Ya Ni Tseng opened the Wegmans LPGA Championship with 6 birdies in her 1st 11 holes at Locust Hill Country Club and held on despite some errant drives down the stretch to post a 66 and take a 1-shot lead on Paula Creamer, who fired a bogey-free 67 that included a 3-putt par on the par-5 17th. Among the mini-surprises at the top of the leaderboard are Meena Lee (bogey-free 68), Hee Young Park (4-birdie 69), and Ryann O'Toole (4 birdies in her last 6 holes for a 69)--Lee's been accurate off the tee this season and putting the lights out, but missed the cut at the year's 1st major; Park has been driving the ball great but not doing anything else all that well; and this is O'Toole's 1st major. Less unexpected was Morgan Pressel's bogey-free 69, but I don't think anyone would have predicted she'd do that on a day she hit only 7 of 14 fairways.
Although these players made Locust Hill look easy, it was anything but for the majority of the morning groups. Sure, Amy Yang, Mindy Kim, Katherine Hull, Eun-Hee Ji, M.J. Hur, and Azahara Munoz shot 70s, but Yang had to come back with a bogey-free 31 on the front (her back) to do it, Kim sprinkled 3 bogeys into her round despite hitting 15 greens, Hull needed an eagle on the par-5 17th to offset back-to-back bogeys earlier on the back, Ji only hit 6 fairways and 11 greens but scrambled like mad and limited her damage to only 2 bogeys as she made the turn on to the front, Hur hit 6 and 10 but made 6 birdies and 4 bogeys, and Munoz hit 14 greens but still managed both a bogey and a double. Only 4 other players went under par, but Hee-Won Han made a double and a bogey in her last 3 holes, Candie Kung bogeyed 3 of 4 holes as she made the turn onto the back, Jimin Kang broke a 16-hole bogey-free streak on (of all holes) the 17th, and Beatriz Recari had 26 putts after hitting only 7 fairways and 9 greens, but still made 3 bogeys. Cristie Kerr, Suzann Pettersen, Michelle Wie, Christina Kim, and Yoo Kyeong Kim needed strong finishes to salvage 72s, Kristy McPherson and Jennifer Song had to scramble like crazy for theirs, Karen Stupples, Moira Dunn, and Amelia Lewis played 1-step forward, 1-step back all day, and Jee Young Lee collapsed with 3 bogeys in her last 5 holes on the front for hers while Kyeong Bae followed up a bogey-free 35 on the back with 2 bogeys and a double on the front.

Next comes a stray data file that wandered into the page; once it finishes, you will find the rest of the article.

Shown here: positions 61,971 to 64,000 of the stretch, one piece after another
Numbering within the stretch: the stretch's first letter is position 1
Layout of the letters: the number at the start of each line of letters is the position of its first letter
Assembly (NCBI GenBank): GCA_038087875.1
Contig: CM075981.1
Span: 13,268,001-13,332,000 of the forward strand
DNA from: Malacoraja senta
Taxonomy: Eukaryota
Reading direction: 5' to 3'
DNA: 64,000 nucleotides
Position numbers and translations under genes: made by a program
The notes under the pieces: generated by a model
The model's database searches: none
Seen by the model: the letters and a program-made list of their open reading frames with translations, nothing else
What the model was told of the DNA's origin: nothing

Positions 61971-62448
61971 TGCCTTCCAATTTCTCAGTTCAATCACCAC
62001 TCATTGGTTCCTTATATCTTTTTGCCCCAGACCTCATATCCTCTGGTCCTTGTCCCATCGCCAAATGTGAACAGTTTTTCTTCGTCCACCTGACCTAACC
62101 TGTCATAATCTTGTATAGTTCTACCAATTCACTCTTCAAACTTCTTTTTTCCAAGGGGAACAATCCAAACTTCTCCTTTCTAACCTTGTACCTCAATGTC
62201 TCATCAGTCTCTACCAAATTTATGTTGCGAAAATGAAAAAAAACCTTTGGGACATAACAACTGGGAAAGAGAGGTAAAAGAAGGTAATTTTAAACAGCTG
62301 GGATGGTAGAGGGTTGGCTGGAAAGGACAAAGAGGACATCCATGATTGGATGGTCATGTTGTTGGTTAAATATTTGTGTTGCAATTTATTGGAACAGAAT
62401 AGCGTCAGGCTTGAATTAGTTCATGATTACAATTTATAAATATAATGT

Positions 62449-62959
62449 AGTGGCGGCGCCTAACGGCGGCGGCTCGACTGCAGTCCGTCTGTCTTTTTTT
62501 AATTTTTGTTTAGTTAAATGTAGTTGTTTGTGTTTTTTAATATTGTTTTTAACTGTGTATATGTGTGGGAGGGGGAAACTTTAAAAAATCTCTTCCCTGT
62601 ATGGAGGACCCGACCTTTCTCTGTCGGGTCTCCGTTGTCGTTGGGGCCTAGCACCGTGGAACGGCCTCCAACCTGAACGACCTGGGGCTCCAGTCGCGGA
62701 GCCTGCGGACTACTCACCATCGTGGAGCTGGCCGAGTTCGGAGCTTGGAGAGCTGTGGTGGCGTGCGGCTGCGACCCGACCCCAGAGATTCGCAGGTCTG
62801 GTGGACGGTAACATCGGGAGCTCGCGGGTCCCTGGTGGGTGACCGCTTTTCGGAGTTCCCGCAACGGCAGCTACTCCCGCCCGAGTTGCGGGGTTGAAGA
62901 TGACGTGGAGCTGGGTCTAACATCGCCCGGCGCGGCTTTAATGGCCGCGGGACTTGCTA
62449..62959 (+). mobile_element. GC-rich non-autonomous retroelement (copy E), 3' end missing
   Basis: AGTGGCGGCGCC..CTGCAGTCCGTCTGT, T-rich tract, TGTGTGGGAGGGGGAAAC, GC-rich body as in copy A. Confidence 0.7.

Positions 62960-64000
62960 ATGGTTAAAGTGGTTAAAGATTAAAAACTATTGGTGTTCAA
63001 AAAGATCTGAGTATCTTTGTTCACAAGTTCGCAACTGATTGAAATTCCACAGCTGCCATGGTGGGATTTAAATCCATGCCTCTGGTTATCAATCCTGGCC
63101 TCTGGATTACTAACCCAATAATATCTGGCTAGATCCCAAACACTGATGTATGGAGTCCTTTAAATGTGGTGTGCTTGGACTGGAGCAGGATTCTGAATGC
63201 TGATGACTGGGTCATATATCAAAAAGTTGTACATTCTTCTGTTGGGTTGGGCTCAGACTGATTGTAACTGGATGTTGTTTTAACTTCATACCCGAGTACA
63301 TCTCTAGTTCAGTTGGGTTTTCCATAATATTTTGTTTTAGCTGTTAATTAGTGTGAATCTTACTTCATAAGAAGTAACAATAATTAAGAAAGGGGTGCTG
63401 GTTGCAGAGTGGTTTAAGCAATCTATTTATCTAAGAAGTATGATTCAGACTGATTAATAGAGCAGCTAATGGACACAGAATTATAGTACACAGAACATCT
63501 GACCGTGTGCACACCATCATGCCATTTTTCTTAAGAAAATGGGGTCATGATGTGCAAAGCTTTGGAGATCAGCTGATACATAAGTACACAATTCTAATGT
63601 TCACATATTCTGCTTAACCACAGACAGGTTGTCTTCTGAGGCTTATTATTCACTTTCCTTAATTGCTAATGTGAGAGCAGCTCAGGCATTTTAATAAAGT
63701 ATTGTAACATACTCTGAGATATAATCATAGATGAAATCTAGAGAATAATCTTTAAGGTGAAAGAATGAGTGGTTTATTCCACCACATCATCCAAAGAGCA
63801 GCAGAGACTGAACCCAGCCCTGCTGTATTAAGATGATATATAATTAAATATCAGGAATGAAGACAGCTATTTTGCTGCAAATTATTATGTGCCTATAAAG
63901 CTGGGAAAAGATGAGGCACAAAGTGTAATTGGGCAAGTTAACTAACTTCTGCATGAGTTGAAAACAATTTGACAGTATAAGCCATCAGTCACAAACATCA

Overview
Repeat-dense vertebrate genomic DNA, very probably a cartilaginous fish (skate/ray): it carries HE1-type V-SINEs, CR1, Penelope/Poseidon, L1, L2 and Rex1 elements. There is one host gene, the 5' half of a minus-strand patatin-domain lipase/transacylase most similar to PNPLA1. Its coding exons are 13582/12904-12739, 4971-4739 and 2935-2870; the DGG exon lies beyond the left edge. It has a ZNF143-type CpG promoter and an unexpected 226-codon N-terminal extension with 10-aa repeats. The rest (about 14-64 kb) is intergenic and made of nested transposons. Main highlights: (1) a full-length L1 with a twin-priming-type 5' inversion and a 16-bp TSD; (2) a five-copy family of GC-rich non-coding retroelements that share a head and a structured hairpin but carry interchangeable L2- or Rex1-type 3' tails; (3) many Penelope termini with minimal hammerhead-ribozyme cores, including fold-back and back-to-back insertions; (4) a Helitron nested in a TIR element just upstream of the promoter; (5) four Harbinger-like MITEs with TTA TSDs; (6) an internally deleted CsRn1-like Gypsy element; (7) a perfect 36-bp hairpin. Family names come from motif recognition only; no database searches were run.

If even those who scored well had to work for their numbers, how about those who didn't? Catriona Matthew, Inbee Park, and Julieta Granada have beeen playing well lately (although Park struggled recently in Japan), but had to hold on for 73s. Brittany Lincicome, Brittany Lang, and Juli Inkster, who have also been playing well, could only manage 74s. Sandra Gal and Ai Miyazato hung in there for 75s that could have been worse. Seon Hwa Lee and Amanda Blumenherst stumbled out of the gates with 76s. Mina Harigae and Belen Mozo blew up with 77s. And stars on other tours Lindsey Wright (ALPG/78), Chie Arimura (JLPGA/78), and Gwladys Nocera (LET/80) got off to horrific starts.
It's raining and thundering here in Hamburg, so I'm wondering how the weather is for the afternoon groups in Pittsford. Looks like they might get another hour in before the storms sweep in....
[Update 1 (4:40 pm): I have to agree with Jeff Skinner's criticism of the Golf Channel's decision not to stick with the Wegmans during the Transitions weather delay. The paucity of actual golf they show in early rounds is a recurring theme, however; in fact, they had more cameras on the course than usual today. I haven't been bothered by the taped segments, because they allow time for scene-setting, context, and storytelling, all of which the tour needs. If it were spread out over a 5-hour show, it wouldn't be so annoying, I think. And if the announcers were better prepared to do some of this themselves as they're showing golf, they could shorten the segments to allow for more coverage of the competition itself.]